Coronavirus Update: U.S. excess death toll has climbed above 1 million during the pandemic: ‘We’ve never seen anything like it,’ says CDC official

The U.S. has recorded more than one million excess deaths since the start of the pandemic, according to data provided by the Centers for Disease Control and Prevention, ahead of the roughly 926,000 captured by Johns Hopkins data.

The number crossed the one million milestone last week to reach 1,023,916, the Washington Post reported, citing CDC head of mortality statistics Robert Anderson.

While most of those deaths are due to the coronavirus, records also show higher numbers of fatalities from heart disease, hypertension, dementia and other illnesses during the two years of the pandemic so far.

“We’ve never seen anything like it,” Anderson told the paper.

The sad news comes as daily cases continue their steep decline from January peaks caused by the highly infectious omicron variant, and are now below the peak seen during the delta-driven wave.

Cases are averaging 140,204 a day, according to a New York Times tracker, down 67% from two weeks ago. Hospitalizations are down 38% to an average of 85,086 a day, and deaths are finally starting to fall to average 2,328 a day, down 12% from two weeks ago. That number is still higher than at any other time during the pandemic apart from last winter, before vaccines were widely available.

New studies offer clues about who may be more susceptible to long Covid, a term for lingering Covid-19 symptoms. WSJ breaks down the science of long Covid and the state of treatment. Illustration: Jacob Reynolds for the Wall Street Journal

The World Health Organization said the global case tally fell 19% in the week through Feb. 13 compared with the previous week, while deaths were roughly flat.

In its weekly epidemiological update, the agency also said early studies are showing that the BA.2 subvariant of omicron is more infectious than the original omicron variant, dubbed BA.1. A Danish study suggest it’s about 30% more infectious. But other studies show that so far, it is not more lethal or more likely to create severe disease in the vaccinated.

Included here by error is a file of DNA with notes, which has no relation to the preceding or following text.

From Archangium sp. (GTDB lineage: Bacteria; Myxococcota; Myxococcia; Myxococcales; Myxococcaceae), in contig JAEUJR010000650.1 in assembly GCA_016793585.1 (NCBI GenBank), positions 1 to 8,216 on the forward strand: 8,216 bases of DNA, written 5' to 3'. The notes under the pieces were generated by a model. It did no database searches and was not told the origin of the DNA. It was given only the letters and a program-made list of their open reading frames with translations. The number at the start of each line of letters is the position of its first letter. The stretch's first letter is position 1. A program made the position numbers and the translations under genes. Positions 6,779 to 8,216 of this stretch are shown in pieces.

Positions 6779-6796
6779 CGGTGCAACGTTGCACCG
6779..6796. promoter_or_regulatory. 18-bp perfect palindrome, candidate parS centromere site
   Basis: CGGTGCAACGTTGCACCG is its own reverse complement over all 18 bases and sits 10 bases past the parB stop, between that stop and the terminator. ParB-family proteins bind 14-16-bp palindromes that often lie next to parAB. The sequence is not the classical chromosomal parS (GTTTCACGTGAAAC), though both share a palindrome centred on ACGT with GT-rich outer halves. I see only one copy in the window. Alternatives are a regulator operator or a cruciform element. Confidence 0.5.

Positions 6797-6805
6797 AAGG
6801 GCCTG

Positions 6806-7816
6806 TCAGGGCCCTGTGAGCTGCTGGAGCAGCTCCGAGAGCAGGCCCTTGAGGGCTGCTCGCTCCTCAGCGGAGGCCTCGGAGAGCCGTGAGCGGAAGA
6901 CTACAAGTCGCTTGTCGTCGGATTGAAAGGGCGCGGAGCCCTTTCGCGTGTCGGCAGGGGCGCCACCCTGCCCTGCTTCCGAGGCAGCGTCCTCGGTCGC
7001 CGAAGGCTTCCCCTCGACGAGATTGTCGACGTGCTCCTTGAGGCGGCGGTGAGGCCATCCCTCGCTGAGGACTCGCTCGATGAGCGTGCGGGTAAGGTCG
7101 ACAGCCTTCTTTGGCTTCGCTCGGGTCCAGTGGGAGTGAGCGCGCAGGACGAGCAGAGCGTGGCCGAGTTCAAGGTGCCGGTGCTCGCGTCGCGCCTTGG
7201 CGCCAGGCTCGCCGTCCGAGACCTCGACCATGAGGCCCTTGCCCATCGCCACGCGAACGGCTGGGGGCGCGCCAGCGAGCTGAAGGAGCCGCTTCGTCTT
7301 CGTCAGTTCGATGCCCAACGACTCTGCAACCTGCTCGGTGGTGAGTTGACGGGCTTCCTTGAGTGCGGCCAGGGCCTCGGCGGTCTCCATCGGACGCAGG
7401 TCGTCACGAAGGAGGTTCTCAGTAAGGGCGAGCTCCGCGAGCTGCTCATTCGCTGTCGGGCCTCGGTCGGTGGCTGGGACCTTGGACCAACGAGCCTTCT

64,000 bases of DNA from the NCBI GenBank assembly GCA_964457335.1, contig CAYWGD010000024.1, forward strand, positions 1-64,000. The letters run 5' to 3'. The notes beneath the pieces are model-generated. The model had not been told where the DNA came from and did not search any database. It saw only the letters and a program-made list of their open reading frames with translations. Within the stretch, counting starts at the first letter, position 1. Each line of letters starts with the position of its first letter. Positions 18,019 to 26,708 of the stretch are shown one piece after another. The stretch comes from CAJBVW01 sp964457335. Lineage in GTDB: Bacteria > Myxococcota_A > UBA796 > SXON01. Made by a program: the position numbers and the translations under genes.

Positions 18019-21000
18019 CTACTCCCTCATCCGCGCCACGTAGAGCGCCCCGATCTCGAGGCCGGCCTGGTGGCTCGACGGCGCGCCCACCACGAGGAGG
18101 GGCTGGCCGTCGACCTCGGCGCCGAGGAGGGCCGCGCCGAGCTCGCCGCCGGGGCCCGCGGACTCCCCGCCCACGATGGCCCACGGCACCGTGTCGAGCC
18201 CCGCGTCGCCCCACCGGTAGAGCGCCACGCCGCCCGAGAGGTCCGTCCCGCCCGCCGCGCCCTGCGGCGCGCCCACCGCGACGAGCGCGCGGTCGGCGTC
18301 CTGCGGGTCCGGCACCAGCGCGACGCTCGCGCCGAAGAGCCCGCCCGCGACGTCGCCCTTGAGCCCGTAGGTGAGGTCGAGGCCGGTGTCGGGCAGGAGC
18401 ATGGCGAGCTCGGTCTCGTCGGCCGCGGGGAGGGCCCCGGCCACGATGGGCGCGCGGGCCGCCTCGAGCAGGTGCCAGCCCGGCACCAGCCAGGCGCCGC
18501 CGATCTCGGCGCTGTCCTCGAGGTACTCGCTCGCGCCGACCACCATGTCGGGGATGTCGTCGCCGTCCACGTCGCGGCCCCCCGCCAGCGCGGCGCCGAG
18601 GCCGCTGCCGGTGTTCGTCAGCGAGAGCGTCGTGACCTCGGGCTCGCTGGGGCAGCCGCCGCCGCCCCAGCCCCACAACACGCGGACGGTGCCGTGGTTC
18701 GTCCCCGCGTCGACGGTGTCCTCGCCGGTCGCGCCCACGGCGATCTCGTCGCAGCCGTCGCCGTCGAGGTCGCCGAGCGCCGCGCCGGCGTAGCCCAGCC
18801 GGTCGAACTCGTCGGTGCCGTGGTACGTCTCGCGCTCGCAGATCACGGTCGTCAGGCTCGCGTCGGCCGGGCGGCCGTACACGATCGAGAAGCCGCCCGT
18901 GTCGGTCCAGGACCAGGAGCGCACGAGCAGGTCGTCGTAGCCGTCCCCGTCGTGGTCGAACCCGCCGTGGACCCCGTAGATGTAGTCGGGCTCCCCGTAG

“Overall, there is no difference in severity when looking at countries where BA.2 is dominant and those where BA.1 is dominant,” said WHO.

There was positive news from the head of Moderna
who said the world may be entering the final states of the pandemic — with one caveat.

There is an “80% chance that as omicron evolves or SarsCov-2 virus evolves, we are going to see less and less virulent viruses,” Stephane Bancel told CNBC in an interview that published Wednesday. But he cautioned that there’s still a 20% chance of another scenario emerging involving a mutation “more virulent than omicron.”

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His comments come as more companies and organizations are lifting restrictions on workers and customers, including face masks for fully vaccinated people.

Retailing giants Walmart

 and Amazon

 have dropped mask requirements for fully vaccinated workers, tech companies such as Microsoft 

 and Facebook

are setting office return dates for employees, and even Disney World

has dropped mask requirements for vaccinated visitors.

President Joe Biden said in a recent interview that it was “probably premature” for states to drop their indoor face-mask requirements, and the Centers for Disease Control and Prevention is sticking with its recommendation for protective face masks.

“I think we got lucky as a world that omicron was not very virulent, but still are we see thousands of people dying every day around the planet because of omicron,” said Bancel, who added that “this virus is going to stay with humans forever, like flu and we’d have to live with it.”

Moderna has clinical studies under way of a specific vaccine for the omicron variant, should it be needed, he said.

From New York to California, an increasing number of states are lifting statewide mask mandates as the Omicron wave recedes. Federal public-health officials, meanwhile, continue to recommend mask-wearing in public indoor settings in much of the country. Photo: Joe Raedle/Getty Images